Wash. colleges debut 5-year engineering program for low-income students

uwlogoYou typically hear the term “redshirt” for collegiate athletics. It’s a title given to athletes who receive an extra year of eligibility on the field because of injury or other reasons.

But now it’s coming to the classroom, as the University of Washington and Washington State University are developing an “academic redshirt” program that will bring 32 low-income high school graduates to each school this fall for a five-year bachelor’s engineering program.

wsulogoThe first year of the program, called the Washington State Academic RedShirt in Engineering Program (STARS), will be used as a bridge of sorts to help the students get accustomed to the college environment before diving into the rigorous university workload.

Then, they will receive extra advising and start in a regular four-year engineering program the following year.

“Engineering education needs to adapt to the tortoises, not just the hares,” Eve Riskin, UW associate dean of engineering and program lead for the UW, said in a press release. “We’re talking about investing an extra year in what will hopefully be a 30-year engineering career.”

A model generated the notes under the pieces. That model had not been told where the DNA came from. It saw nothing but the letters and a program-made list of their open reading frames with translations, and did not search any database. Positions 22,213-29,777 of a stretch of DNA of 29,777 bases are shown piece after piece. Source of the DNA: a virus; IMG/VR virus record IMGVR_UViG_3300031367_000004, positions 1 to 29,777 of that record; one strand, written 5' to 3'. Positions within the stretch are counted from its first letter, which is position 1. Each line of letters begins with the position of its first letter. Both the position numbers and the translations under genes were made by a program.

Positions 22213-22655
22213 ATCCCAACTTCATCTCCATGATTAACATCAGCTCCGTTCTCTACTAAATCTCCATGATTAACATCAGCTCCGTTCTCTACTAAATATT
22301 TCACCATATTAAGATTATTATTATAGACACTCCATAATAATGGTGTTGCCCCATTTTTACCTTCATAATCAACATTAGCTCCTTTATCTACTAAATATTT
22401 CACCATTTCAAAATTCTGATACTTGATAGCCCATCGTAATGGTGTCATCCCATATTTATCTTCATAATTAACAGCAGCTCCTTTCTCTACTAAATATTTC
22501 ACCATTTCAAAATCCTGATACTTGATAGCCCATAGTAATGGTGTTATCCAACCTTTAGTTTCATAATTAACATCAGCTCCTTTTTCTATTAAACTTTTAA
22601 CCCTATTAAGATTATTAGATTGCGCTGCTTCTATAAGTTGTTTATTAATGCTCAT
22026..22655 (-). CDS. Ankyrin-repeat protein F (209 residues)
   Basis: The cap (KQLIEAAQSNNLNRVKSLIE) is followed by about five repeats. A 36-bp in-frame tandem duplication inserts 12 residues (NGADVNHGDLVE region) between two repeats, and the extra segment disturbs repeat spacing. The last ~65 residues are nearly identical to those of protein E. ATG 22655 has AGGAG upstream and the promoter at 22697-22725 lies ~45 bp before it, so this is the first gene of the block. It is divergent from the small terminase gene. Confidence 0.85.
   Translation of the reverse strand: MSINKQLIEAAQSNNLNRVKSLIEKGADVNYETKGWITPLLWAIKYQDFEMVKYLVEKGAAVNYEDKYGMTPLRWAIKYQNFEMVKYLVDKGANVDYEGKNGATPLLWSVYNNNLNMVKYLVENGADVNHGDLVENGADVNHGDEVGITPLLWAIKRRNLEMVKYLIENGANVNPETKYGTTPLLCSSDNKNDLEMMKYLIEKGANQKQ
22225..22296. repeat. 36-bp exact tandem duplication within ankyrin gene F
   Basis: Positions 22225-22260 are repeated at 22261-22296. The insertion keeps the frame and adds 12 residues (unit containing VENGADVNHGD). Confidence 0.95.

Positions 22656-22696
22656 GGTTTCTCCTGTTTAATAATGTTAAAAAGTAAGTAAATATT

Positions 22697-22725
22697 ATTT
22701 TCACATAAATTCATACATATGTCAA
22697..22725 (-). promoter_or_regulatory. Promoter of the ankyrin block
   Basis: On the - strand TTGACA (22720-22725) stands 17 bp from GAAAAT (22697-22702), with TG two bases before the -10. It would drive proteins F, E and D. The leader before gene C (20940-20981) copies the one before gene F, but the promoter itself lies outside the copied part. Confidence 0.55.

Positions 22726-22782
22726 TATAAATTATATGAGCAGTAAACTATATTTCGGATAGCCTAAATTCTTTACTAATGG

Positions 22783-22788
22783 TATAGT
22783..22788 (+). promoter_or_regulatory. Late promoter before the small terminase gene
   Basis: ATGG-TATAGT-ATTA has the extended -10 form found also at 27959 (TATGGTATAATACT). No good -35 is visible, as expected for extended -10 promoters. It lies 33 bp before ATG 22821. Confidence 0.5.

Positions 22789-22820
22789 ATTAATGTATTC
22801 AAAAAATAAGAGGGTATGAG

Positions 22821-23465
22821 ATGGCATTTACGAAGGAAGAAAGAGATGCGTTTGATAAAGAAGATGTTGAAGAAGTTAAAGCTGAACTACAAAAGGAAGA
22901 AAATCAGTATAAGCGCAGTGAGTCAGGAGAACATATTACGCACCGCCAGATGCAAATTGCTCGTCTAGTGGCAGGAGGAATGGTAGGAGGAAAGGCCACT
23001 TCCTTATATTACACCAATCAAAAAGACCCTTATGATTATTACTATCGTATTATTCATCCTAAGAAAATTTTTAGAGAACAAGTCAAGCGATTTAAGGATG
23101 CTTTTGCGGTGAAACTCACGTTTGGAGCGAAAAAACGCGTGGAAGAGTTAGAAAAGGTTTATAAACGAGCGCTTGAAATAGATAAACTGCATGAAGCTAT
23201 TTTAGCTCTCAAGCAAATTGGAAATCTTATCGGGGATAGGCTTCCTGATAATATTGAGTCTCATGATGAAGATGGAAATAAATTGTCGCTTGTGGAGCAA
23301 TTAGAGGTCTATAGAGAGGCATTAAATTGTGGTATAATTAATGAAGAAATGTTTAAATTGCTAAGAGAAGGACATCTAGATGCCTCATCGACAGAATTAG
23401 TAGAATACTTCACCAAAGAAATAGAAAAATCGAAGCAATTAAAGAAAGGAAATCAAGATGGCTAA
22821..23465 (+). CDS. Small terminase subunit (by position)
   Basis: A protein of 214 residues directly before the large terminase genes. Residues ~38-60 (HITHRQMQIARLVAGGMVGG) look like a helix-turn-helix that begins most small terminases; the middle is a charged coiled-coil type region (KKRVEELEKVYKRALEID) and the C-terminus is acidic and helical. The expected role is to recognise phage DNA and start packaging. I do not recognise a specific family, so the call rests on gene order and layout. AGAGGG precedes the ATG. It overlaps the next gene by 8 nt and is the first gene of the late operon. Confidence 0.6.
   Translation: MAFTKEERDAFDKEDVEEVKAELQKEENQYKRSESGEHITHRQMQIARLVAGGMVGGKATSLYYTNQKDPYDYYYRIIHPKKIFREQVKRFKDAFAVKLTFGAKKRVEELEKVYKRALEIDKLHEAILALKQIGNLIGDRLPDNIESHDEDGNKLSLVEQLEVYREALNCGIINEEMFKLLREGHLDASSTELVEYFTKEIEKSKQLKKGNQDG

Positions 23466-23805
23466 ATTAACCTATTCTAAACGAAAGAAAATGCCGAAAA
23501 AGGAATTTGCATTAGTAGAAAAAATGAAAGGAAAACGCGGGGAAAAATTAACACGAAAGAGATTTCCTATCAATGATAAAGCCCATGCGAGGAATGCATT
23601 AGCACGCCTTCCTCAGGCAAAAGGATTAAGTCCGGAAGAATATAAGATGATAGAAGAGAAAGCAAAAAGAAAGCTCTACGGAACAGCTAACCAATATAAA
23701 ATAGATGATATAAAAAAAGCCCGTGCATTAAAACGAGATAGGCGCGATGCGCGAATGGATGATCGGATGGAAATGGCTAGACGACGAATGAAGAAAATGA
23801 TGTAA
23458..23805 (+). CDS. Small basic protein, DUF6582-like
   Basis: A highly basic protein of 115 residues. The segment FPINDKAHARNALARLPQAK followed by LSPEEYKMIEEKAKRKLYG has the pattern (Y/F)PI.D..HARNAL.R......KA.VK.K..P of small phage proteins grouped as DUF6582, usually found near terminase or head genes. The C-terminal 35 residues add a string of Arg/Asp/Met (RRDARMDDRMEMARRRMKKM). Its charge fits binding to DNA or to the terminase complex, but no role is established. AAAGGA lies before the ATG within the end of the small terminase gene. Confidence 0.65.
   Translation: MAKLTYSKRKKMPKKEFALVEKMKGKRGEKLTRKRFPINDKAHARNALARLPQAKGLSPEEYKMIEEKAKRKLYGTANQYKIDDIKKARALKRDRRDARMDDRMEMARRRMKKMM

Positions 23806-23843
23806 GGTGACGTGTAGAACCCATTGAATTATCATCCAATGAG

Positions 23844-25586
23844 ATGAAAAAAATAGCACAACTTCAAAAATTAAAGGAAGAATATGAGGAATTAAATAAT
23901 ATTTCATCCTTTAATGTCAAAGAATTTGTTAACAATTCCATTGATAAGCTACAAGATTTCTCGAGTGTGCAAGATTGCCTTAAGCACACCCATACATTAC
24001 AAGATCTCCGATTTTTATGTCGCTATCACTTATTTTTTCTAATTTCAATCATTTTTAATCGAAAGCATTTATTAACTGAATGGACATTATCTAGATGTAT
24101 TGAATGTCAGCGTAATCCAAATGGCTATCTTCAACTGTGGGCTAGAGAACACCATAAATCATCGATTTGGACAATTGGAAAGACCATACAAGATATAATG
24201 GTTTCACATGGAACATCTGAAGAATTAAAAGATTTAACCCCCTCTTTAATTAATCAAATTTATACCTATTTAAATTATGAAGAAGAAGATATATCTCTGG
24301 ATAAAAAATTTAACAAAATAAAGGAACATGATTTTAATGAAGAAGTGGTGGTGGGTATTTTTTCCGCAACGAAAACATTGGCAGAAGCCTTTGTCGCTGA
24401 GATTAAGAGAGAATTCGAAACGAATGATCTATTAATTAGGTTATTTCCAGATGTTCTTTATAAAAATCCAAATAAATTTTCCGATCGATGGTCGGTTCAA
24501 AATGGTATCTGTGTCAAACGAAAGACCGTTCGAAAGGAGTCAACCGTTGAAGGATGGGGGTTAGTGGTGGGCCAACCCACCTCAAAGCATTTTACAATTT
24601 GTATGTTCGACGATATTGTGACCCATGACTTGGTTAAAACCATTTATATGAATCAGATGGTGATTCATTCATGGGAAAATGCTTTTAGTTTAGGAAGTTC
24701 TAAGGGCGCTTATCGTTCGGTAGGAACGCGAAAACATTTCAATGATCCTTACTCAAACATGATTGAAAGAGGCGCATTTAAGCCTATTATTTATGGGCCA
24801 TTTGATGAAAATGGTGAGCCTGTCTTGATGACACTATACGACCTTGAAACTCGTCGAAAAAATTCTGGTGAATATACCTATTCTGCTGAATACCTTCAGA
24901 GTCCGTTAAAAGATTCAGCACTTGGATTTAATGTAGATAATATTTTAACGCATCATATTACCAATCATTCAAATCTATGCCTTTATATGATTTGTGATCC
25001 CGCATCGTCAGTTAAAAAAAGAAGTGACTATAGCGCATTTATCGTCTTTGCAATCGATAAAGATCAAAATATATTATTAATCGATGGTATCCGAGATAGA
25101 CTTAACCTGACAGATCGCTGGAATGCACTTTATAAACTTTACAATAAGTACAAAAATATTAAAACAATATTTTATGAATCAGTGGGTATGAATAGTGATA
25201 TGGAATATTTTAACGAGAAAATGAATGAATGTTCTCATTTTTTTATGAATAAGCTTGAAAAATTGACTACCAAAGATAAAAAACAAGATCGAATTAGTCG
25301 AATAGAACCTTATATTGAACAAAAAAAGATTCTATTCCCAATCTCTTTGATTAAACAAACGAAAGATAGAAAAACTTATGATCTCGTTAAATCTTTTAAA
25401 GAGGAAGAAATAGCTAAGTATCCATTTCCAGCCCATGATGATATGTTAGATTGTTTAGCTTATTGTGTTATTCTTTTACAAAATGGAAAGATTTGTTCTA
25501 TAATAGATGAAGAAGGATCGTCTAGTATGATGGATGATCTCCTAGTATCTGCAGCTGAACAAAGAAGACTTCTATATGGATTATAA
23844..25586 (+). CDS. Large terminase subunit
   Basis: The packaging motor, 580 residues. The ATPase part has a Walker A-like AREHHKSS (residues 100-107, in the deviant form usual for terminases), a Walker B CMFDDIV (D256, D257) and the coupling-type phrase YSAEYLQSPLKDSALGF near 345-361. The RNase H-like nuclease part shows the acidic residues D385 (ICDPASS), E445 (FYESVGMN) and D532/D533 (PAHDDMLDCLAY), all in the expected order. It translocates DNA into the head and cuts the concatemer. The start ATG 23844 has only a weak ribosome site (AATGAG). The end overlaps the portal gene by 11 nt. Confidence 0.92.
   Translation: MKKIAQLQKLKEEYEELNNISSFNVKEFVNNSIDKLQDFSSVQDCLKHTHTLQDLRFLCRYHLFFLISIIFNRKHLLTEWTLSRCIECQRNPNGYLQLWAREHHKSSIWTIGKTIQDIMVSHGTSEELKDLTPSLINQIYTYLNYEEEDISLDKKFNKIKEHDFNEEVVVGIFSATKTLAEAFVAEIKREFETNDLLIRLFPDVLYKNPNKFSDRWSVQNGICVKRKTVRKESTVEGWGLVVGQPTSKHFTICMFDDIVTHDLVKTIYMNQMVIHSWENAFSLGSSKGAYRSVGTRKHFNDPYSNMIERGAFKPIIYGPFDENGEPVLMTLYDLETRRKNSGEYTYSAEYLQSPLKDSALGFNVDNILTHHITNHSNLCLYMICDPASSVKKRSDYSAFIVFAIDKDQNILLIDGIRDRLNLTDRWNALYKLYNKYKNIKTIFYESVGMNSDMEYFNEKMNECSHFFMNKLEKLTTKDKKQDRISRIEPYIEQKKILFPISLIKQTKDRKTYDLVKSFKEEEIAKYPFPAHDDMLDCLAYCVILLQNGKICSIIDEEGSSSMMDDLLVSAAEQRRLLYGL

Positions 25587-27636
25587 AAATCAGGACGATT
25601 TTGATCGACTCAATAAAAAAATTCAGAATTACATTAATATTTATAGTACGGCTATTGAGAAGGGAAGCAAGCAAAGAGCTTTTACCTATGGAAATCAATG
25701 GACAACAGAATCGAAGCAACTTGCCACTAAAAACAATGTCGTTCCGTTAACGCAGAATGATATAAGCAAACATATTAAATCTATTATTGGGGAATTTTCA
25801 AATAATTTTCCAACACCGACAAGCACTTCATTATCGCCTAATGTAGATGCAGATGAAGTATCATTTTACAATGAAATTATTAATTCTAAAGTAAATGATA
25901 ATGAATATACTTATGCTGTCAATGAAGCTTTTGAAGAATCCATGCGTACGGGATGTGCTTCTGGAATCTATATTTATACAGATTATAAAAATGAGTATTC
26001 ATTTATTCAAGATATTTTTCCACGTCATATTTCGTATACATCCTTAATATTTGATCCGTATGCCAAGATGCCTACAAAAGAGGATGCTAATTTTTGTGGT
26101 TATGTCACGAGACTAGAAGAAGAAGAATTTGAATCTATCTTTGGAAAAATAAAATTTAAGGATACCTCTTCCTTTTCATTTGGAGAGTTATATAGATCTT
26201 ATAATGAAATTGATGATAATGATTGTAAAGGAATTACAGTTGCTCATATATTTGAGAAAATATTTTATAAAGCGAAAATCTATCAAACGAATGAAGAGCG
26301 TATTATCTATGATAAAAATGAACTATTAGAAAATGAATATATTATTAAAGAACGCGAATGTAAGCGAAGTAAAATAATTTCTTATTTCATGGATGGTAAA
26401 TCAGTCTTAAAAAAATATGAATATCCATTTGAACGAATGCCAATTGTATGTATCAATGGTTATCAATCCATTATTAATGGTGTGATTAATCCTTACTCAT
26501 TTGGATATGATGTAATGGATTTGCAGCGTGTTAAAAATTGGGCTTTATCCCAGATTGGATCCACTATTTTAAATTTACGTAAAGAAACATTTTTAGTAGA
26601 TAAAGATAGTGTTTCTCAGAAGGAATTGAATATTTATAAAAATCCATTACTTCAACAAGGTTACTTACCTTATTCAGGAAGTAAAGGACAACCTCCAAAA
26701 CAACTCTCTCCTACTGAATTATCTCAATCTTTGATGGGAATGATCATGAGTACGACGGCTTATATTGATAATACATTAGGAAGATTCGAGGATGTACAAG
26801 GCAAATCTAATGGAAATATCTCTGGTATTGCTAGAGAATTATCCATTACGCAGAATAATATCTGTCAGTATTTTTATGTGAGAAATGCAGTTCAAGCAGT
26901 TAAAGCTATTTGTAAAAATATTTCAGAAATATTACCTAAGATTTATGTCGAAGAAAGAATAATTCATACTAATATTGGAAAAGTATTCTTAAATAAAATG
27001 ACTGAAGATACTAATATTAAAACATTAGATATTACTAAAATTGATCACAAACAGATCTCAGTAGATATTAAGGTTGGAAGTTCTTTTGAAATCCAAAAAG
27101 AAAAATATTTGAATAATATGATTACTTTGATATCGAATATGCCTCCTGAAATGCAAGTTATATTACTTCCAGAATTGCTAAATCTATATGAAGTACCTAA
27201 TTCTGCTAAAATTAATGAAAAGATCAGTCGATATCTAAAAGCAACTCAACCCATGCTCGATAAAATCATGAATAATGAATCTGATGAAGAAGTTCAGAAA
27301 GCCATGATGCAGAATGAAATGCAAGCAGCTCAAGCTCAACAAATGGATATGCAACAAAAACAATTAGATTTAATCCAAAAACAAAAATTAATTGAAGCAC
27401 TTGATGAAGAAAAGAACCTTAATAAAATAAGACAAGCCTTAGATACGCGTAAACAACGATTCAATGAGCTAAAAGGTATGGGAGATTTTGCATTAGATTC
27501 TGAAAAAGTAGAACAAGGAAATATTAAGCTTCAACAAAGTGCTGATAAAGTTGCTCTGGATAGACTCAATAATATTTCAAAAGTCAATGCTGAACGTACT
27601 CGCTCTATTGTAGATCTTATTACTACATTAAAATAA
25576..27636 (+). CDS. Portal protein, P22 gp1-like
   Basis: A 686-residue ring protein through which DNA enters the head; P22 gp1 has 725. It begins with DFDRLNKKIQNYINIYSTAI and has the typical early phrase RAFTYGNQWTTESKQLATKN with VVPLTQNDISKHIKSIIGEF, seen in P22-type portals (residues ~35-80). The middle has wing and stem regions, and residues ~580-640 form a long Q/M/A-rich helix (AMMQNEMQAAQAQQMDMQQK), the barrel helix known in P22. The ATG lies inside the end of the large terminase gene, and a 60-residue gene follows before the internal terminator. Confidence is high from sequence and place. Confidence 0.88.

The program is made possible by a five-year grant from National Science Foundation and targets low-income high school students that are eligible for federal Pell Grants.

“Pell Grant students receive engineering degrees at significantly lower rates than non-Pell Grant students,” Riskin said. “This is unfortunate, because low-income students could most benefit from a lucrative engineering career.”

The UW, which will model its program after the Engineering GoldShirt Program at University of Colorado-Boulder, will receive $970,000 per year for five years, while WSU will get $700,000. Eight other colleges and universities will also receive similar grants to help support engineering or computer science undergraduates.

Previously on GeekWire: Washington passes bill to count computer science for math, science credit

  • Scott

    Hmm. I wonder if they’re aware that calling someone a “redshirt” means something different in geeky/techie circles than it does in athletic circles?